To ask whether the Father is with the Son and knows the Son, and whether this is reciprocally true of the Son and Spirit, seems to require a yes from the biblical record. It is also true to say that each of the persons of the Trinity is with the other two persons at all times, and mutually knows and indwells the other two (perichoresis). I am not saying that the divine “knowing” is exactly the same as human knowing—I think there is an original knowing with God which is reflected in our knowing as a derived reflection. We cannot deny that God knows. Each Triune person knows the others, shares a communing life together, and yet each maintain their particular being as a person. In fact, they are uniquely who they are because of their relation to the other two. They are not repeatable, yet share a common life and being that makes them the one God in three persons.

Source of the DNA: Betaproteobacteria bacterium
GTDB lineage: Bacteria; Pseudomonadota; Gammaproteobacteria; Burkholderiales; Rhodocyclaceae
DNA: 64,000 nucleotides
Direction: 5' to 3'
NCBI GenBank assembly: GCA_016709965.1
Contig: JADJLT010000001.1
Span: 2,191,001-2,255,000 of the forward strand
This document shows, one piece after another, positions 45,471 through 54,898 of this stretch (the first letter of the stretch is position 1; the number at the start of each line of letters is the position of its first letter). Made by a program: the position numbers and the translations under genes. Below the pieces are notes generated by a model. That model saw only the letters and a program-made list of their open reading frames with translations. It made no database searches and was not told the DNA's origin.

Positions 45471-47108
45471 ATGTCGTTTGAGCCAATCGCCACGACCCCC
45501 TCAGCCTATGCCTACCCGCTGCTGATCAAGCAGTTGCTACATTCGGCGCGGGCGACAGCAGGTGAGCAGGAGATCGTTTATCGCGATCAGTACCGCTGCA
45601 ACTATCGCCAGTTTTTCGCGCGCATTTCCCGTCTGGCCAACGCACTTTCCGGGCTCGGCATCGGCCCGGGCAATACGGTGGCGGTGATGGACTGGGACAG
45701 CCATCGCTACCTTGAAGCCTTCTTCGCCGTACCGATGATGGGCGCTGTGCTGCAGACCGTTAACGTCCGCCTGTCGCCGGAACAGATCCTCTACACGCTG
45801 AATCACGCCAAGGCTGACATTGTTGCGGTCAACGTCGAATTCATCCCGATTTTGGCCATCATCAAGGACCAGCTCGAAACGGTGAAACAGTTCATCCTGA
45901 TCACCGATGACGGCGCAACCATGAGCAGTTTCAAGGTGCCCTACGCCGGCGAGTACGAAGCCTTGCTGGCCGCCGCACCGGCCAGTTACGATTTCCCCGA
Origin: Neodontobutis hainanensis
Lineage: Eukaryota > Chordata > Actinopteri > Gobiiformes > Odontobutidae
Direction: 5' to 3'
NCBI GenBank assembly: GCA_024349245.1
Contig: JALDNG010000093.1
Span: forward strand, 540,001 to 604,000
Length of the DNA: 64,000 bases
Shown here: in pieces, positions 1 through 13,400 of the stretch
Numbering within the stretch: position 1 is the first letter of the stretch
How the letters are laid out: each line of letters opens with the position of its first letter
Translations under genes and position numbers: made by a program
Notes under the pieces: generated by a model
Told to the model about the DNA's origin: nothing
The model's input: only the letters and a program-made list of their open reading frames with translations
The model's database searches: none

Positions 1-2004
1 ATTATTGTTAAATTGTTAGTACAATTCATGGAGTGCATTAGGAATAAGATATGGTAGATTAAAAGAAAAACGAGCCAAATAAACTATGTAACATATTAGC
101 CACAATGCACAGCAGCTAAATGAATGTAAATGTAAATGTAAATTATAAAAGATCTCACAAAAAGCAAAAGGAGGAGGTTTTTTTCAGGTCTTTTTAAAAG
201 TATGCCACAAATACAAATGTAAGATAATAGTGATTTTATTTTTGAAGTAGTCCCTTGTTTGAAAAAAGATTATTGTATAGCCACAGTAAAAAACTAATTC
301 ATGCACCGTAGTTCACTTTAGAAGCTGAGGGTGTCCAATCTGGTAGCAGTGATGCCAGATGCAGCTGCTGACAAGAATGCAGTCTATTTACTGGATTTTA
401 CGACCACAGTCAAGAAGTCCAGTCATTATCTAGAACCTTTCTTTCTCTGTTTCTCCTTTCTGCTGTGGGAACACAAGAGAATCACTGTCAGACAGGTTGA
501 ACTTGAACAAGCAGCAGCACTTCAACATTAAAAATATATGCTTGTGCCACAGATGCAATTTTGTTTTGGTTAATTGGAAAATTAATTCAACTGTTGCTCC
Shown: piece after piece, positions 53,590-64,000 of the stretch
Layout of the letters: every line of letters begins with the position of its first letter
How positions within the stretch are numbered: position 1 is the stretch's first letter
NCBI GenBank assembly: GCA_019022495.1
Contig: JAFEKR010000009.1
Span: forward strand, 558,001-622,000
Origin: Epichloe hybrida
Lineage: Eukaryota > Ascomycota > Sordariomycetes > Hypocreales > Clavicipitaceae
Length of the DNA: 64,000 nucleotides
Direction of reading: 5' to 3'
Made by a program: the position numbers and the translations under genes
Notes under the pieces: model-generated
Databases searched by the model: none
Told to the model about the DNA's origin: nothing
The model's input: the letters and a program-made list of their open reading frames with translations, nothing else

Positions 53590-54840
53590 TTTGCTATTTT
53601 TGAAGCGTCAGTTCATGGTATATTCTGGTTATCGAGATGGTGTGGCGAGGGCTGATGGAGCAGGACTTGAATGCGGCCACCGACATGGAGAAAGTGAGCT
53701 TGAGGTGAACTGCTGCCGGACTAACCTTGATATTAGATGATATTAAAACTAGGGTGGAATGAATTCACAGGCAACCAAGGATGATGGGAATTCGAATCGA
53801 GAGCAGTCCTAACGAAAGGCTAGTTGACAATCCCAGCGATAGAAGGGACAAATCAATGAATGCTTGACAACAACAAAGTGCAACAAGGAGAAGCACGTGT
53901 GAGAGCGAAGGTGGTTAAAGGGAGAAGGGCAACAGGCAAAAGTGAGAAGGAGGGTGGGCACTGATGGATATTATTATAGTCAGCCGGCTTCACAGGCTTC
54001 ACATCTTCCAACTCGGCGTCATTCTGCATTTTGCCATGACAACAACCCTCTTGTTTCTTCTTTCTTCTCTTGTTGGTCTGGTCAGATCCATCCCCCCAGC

Personal being only exists as persons exist in relation, and God is the original personal being. Personal existence is most truly grounded in God’s Triune life. It was granted to humans as those created in God’s image. Jesus maintains the true Image of God in human form; we are fallen, relationally distant and damaged, and needing renewal. When we are in Christ, we are new beings; we become those whose gifted in a relation that restores our personhood. As we are reconnected by the Spirit, grace grants what was lost in the Fall. God cannot lose that original relatedness. We as humans can and did. But thanks be to God, it is God’s story that shows us that God’s way of being is a communing that reconciles and restores humanity from its alienation and separation. That is the message and metamorphosis of the cross that opens our eyes to see God, and to see ourselves reconstituted again in the resurrection life to be shared.

So we must affirm One Personal God who exists as the three, communing, interrelated, conscious persons revealed in scripture, whose mission call is that we know this God—in the most personal sense (as defined by Scripture, not psychology). This knowing is to permeate all of our lives as communities who live and love as a participation in God’s renewing life of love, with the one personal God who lives as three in Resurrection Communion.